Obscenity and Nationalism: Constitutional Freedom of Sexual Expression in Comparative Perspective

This Article surveys the development of constitutional obscenity jurisprudence in the United States, Canada, India, and Japan. In the late nineteenth and early twentieth centuries, each of these jurisdictions imposed restrictive Victorian standards of sexual morality on literature and the arts. In the second half of the twentieth century, their constitutional courts began seriously considering free expression claims brought by artists and writers prosecuted for obscenity. These courts have all struggled with a central paradox. Obscenity law criminalizes speech because it is offensive, but freedom of speech is an empty concept if it does not include the freedom to offend. The United States Supreme Court repudiated Victorian standards after the middle of the twentieth century, but the current community standards test remains vague, doctrinally incoherent, and potentially repressive. The Supreme Court of Canada adopted a variant of the community standards test, purportedly based on harm rather than morality, whichproved to be scarcely more coherent or less repressive. Courts in India and Japan have been especially slow to extend protection to sexual speech. Paradoxically, in both India and Japan, nationalist prosecutors and judges have embraced imported Victorian standards of propriety as an expression of national identity, deploying them to suppress not just foreign but also indigenous works. Their narrow nationalist ideology depends on a sanitized and incomplete version of history, so some defendants have prevailed by appealing to more tolerant indigenous traditions. This Article concludes that while obscenity law evidently does little to protect public morality or prevent harm, it can be a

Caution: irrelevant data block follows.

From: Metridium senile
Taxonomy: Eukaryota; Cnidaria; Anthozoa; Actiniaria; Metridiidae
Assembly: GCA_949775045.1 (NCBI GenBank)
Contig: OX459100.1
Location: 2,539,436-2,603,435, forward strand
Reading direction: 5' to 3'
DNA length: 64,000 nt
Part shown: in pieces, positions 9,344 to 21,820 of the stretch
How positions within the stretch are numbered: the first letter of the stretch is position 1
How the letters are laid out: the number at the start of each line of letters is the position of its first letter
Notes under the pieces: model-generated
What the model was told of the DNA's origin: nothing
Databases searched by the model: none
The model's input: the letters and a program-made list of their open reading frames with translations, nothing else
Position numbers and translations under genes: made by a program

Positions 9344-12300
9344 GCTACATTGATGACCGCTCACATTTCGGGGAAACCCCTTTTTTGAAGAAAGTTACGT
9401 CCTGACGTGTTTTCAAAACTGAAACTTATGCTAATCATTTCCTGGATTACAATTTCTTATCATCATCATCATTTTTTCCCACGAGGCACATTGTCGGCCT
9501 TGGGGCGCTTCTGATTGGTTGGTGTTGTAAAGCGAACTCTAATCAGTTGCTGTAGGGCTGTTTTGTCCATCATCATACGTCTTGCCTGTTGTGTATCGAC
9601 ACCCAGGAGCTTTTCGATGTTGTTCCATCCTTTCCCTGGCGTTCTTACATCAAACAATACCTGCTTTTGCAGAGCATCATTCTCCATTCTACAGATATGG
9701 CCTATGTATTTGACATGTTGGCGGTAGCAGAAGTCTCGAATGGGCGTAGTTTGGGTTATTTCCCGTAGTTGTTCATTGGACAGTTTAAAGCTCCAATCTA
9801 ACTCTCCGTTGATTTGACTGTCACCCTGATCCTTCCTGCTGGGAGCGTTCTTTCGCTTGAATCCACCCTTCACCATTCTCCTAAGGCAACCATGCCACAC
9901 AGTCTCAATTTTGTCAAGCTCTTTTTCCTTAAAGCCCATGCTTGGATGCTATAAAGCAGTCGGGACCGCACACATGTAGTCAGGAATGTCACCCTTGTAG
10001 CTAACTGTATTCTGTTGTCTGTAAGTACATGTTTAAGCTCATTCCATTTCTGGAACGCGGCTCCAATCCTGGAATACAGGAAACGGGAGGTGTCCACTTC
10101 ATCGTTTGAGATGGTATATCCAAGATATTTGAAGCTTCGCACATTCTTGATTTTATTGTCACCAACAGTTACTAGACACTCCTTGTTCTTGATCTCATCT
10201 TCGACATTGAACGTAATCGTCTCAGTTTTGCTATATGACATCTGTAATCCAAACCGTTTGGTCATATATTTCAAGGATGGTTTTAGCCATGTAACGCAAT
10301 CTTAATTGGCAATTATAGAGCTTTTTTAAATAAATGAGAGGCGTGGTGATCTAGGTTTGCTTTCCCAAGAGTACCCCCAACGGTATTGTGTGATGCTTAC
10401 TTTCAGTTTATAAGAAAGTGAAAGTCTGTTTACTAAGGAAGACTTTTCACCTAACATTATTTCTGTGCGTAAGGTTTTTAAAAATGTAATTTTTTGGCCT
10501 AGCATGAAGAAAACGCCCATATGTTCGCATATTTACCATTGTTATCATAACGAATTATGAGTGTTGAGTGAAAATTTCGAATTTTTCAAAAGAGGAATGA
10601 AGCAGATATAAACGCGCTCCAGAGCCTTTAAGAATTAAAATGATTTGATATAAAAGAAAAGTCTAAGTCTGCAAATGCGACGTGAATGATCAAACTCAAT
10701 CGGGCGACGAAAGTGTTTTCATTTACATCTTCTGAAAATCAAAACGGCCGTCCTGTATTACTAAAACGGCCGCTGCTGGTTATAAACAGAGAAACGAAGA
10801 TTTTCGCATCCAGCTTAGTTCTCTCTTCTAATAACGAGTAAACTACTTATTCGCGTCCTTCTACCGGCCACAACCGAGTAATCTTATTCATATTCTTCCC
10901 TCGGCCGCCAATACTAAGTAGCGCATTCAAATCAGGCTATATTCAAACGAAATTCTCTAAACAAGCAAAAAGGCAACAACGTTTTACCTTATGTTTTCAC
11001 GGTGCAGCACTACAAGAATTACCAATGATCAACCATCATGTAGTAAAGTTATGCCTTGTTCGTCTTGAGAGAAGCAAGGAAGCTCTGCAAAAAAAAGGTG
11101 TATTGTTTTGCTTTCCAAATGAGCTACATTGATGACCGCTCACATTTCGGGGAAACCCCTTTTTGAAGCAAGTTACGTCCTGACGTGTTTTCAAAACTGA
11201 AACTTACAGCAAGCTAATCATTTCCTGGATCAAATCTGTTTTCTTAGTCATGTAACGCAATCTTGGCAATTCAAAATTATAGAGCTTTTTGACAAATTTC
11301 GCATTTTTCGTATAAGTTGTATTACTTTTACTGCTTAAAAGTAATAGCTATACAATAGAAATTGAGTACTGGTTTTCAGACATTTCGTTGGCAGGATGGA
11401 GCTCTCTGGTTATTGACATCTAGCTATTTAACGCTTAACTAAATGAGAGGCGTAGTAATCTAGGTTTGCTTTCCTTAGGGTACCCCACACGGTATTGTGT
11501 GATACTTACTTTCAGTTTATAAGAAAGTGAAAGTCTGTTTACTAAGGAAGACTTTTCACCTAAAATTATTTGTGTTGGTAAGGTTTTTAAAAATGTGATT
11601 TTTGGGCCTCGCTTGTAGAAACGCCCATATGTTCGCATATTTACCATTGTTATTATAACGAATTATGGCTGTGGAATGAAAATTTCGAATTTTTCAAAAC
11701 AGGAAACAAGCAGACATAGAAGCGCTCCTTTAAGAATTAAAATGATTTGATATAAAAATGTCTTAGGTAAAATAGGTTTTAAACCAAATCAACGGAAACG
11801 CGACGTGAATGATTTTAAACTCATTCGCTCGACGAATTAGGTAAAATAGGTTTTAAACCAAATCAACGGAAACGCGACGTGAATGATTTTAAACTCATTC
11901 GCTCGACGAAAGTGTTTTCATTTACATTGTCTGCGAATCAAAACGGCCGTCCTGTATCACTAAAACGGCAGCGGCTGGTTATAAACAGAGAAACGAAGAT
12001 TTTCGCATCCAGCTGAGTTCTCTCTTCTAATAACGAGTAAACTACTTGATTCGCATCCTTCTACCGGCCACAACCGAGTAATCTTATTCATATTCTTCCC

dangerous weapon in the hands of groups seeking to enforce political, social, and cultural conformity. 

56 Colum. J. Transnat'l L. 681